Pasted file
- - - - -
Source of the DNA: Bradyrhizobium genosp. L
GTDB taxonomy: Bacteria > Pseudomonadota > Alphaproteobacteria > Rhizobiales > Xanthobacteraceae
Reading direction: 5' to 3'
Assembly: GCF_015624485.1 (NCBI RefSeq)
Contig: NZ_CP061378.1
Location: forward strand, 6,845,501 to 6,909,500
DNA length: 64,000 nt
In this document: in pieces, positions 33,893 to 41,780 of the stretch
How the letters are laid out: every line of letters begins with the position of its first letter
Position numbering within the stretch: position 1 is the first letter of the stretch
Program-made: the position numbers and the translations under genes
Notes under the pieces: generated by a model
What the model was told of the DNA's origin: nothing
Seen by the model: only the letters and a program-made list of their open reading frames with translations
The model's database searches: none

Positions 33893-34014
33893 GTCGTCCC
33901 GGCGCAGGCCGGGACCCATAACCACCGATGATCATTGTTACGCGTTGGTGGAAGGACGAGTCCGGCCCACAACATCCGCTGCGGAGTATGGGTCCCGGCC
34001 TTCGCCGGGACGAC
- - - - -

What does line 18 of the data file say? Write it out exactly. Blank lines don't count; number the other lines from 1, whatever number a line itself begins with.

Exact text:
33901 GGCGCAGGCCGGGACCCATAACCACCGATGATCATTGTTACGCGTTGGTGGAAGGACGAGTCCGGCCCACAACATCCGCTGCGGAGTATGGGTCCCGGCC